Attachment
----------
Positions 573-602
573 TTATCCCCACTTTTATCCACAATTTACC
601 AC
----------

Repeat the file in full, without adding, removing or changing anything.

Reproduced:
Positions 573-602
573 TTATCCCCACTTTTATCCACAATTTACC
601 AC